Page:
Low-code and no-code development platforms promise to help professional and non-professional developers alike create applications with greater efficiency, thus, increasing productivity. And both strip away the overhead of standing up environments and maintaining infrastructure by virtue of almost always being offered in a Platform as a Service (PaaS) form factor. But that’s pretty much where the resemblance ends.

How to choose between low-code and no-code?

The ongoing challenge when deciding which route to take is that no-code development platforms are perceived as too simplistic to support complex use cases, and low-code development platforms are considered too complex for non-professional developers to use.

To compound this challenge, if you implement a no-code solution, you are going to be considered shadow IT to the greater IT organization. Once your apps grow beyond your business developer’s ability to support them, what are you going to do? All the efficiency and cost savings are going to go out the window because your choices are limited. You’ve alienated the IT developers, so it’s contracting or consulting to the rescue.

If you implement a low-code solution, it may make your developers code faster, but does it increase the accuracy of the delivered solution relative to the business requirements? Is time-to-value really reduced when your developers have to rework and fix solutions because the business remains outside the application development lifecycle? At what cost is it to the business to have apps faster that don’t do what they need them to do?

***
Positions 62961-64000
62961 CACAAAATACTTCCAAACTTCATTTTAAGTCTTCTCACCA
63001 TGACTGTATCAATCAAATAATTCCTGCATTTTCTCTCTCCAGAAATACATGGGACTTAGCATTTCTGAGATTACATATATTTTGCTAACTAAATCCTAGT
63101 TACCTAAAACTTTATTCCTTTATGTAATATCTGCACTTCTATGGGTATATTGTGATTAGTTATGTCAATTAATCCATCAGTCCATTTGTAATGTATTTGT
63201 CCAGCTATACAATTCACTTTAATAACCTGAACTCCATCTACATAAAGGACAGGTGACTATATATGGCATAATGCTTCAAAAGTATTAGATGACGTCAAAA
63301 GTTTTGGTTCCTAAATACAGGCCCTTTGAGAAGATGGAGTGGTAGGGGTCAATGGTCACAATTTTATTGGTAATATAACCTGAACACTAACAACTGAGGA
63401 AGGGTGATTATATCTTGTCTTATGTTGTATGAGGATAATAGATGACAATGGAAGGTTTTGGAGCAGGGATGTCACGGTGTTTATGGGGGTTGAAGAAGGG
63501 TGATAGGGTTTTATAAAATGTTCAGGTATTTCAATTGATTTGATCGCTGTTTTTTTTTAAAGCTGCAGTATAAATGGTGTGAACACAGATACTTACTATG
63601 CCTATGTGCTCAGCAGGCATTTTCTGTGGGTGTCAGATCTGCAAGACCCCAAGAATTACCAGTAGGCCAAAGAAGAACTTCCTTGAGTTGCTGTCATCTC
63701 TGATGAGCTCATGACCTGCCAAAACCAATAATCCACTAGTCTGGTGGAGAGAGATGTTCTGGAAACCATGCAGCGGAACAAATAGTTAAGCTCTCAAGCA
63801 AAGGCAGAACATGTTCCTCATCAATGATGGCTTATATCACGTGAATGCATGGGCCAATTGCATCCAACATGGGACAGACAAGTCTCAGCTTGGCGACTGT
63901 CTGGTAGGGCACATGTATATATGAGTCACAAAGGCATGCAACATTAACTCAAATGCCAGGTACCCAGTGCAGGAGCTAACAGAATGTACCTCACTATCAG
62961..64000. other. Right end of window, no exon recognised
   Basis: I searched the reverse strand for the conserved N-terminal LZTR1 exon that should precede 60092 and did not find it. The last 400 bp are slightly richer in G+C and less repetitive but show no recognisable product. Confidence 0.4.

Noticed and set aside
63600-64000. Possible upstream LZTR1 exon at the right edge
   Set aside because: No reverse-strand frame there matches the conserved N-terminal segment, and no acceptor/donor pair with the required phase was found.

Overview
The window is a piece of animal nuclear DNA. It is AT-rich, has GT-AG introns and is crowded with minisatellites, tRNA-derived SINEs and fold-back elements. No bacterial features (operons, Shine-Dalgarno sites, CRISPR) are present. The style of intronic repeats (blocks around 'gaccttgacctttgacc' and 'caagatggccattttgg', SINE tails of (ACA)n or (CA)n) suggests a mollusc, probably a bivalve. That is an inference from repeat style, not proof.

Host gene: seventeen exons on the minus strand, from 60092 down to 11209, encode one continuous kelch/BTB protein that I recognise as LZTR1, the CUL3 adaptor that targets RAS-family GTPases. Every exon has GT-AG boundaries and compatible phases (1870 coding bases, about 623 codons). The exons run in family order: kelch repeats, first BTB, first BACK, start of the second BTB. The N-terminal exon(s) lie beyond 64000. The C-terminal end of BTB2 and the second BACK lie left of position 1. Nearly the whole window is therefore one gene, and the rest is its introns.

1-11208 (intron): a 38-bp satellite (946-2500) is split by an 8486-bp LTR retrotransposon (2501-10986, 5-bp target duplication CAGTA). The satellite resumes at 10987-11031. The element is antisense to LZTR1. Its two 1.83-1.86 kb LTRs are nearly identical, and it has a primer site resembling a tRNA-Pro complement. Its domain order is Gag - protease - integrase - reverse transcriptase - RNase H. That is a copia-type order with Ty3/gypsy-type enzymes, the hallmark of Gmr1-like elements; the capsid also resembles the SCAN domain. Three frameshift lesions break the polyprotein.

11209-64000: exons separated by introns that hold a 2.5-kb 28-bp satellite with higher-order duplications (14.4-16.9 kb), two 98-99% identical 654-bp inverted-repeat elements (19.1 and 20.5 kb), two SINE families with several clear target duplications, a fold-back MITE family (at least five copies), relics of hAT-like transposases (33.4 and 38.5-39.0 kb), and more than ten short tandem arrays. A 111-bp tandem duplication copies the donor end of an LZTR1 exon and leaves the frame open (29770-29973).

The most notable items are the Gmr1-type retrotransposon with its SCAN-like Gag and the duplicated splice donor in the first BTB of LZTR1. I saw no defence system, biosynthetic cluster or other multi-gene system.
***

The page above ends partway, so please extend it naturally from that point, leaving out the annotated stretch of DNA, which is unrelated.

In deciding which route to take, there’s clearly more to it than just the technology. Like any strategy for application development, you must consider how you’ll align deliverables with what users actually want, need, and will take up enthusiastically. This lies in partnering a variety of skilled IT developers with key business domain experts in ways that facilitate collaboration and pooling of expertise. Only through close collaboration in the act of application development can larger and more sophisticated applications be built efficiently, accurately, and optimized for the business outcome.

When it comes to low-code vs. no-code, make sure to include these questions in your evaluation to ensure that the interests of the business and IT are met:

  • What does the solution do to promote and facilitate business and IT communication and collaboration?
  • Is collaboration integrated or additive to the solution?
  • How does the solution support business and professional developers to create applications?
  • Are specialist developers able to enhance the solution to deliver custom design language and custom code in a reusable format to business and professional developers?


Enterprises should look for a platform that solves their crucial business problems, integrates with outside vendors and data sources, and can scale to meet new challenges in the future. Consider factors related to how you will use the platform and who the main users will be. We at AppleTech have the expertise of building custom solutions on no-code as well as low-code platform.